Fig. 9. Dependence of the chemical diffusion coefficient of lithium as a function
                     of lithium concentration in the cathode material Li0.95Al0.01FePO4

   Figure 9 shows an example of the dependence of the lithium chemical diffusion
coefficient on lithium concentration in the cathode material Li0.95Al0.05FePO4. Should
                          Phospho-olivine – a cathode material for Li-ion batteries                    131

the conductive samples of doped phospho-olivine have some bulk conductivity, the in-
creasing electronic conductivity would enhance the mobility of the lithium ions. This,
however, is not the case. The quasi-metallic conductivity is related to the phosphide
layer that covers the non-conducting phospho-olivine grains. Aluminium doping, in spite
of the apparently metallic type of conduction, did not change the mechanism of lithium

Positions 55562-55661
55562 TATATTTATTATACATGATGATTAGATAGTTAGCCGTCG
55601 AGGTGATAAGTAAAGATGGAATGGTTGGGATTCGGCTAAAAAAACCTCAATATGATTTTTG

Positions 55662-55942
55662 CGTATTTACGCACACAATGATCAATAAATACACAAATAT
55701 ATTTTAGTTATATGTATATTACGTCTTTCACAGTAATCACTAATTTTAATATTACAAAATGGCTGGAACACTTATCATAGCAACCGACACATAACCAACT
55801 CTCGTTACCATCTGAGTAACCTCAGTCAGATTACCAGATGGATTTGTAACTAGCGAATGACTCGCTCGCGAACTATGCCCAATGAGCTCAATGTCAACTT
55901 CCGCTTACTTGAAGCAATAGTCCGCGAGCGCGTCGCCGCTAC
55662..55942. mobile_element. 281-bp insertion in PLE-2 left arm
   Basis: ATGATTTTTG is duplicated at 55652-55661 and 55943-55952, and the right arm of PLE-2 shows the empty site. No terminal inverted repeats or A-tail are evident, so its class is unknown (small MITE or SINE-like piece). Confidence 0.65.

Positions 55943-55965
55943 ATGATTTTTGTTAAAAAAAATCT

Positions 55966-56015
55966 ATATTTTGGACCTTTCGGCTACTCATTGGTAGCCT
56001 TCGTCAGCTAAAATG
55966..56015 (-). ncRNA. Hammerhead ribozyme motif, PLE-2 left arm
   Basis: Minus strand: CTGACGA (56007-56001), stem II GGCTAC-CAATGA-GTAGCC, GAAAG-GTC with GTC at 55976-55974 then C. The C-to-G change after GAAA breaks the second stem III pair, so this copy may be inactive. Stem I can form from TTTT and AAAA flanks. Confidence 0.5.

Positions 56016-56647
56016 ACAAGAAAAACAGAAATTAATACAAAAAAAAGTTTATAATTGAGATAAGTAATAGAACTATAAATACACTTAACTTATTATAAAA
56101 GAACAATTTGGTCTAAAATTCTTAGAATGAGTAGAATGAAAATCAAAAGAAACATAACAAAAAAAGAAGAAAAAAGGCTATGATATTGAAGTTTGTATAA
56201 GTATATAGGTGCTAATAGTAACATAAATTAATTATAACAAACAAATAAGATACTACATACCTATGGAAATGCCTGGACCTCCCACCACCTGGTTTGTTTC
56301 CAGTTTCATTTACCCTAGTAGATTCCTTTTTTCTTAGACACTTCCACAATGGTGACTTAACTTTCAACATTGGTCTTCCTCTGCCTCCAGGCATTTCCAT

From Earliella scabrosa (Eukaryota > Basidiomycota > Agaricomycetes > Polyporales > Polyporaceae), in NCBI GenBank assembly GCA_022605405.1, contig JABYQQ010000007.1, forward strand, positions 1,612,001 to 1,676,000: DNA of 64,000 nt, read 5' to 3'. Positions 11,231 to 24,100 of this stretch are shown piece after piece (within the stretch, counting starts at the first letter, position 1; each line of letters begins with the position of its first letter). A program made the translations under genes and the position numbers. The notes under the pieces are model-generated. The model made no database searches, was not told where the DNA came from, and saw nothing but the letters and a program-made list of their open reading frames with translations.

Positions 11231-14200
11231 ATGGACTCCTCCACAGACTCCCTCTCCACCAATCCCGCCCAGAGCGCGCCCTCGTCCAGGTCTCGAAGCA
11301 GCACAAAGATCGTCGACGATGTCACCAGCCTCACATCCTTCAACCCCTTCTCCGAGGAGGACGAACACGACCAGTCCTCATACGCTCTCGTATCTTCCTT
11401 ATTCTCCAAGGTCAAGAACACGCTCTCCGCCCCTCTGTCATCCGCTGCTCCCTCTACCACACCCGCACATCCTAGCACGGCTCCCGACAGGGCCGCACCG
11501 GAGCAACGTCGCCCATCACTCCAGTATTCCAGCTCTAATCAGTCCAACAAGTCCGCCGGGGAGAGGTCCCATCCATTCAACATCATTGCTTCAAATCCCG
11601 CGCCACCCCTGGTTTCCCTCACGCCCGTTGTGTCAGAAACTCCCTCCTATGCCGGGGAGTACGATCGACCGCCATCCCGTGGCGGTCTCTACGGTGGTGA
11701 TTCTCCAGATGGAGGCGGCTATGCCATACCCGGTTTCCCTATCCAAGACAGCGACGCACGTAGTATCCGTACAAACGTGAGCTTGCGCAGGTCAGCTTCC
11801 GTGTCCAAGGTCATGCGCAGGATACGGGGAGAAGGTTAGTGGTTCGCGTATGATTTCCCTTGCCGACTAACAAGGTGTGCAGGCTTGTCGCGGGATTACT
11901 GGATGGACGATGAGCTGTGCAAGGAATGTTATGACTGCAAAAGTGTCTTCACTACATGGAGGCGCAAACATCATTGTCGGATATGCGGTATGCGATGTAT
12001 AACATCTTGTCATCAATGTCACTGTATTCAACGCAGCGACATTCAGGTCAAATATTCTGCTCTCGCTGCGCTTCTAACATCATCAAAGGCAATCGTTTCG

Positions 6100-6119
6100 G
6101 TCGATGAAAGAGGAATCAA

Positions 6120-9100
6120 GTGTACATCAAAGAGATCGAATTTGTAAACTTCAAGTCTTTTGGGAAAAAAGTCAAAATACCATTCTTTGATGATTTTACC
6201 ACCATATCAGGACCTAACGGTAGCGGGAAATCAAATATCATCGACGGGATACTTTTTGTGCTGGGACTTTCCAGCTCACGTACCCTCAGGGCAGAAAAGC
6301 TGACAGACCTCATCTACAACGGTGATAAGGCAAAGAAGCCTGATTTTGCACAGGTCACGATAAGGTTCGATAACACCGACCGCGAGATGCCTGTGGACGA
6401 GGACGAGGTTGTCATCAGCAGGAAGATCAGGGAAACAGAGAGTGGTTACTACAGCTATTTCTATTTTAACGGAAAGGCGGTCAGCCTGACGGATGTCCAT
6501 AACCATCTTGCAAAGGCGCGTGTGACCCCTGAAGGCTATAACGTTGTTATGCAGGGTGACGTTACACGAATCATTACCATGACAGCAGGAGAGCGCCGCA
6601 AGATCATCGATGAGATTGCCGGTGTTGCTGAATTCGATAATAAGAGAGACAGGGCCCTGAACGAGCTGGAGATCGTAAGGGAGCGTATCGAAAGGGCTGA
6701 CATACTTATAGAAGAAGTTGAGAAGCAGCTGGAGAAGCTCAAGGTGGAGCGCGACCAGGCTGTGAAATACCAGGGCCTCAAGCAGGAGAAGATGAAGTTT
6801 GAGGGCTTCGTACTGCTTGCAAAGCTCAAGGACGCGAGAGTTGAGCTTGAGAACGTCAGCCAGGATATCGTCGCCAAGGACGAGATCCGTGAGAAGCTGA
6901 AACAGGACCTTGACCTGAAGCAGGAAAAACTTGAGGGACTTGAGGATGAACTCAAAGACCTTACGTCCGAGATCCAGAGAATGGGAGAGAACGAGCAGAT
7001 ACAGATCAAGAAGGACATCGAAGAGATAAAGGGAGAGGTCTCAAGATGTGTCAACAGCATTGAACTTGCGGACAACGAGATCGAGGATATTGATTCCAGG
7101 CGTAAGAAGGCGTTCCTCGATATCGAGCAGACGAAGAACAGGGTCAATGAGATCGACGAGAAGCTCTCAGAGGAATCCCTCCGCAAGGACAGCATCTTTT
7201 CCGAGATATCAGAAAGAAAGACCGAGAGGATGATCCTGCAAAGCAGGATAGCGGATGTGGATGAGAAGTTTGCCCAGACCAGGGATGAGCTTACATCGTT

intercalation/deintercalation during the operation cycle of the cell, i.e. it did not activate
the diffusional mechanism of intercalation. This is another strong argument against the
bulk metallic properties of aluminium-doped phospho-olivine.

                                            4. Conclusions
    The distribution of elements in the obtained samples is not uniform. EDS reveals
regions with lowered concentrations of oxygen, which indicate the partial reduction of
LiFePO4 to iron phosphides.
    EMF variations for Li Li+ LixAl0.01FePO4 cells and X-ray diffractograms of the
                                  x     x
conductive cathode material after partial delithiation allow the conclusion that the
reaction taking place in the charging cycle of the cell proceeds according to a two
-phase mechanism. In the cathode material, which has a relatively high conductivity,
the diffusional mechanism of lithium does not operate, meaning that aluminium as
a dopant does not improve the bulk electronic properties of LiFePO4. It catalyses the
reduction of phosphate and the formation of a thin surface layer composed of iron

       The work supported by the Polish Committee for Scientific Research under the grant No. 4T08A 020 25.


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                                                                              Received 10 December 2004
                                                                               Revised 17 February 2005
132   W. ZAJ   Ą   C et   al.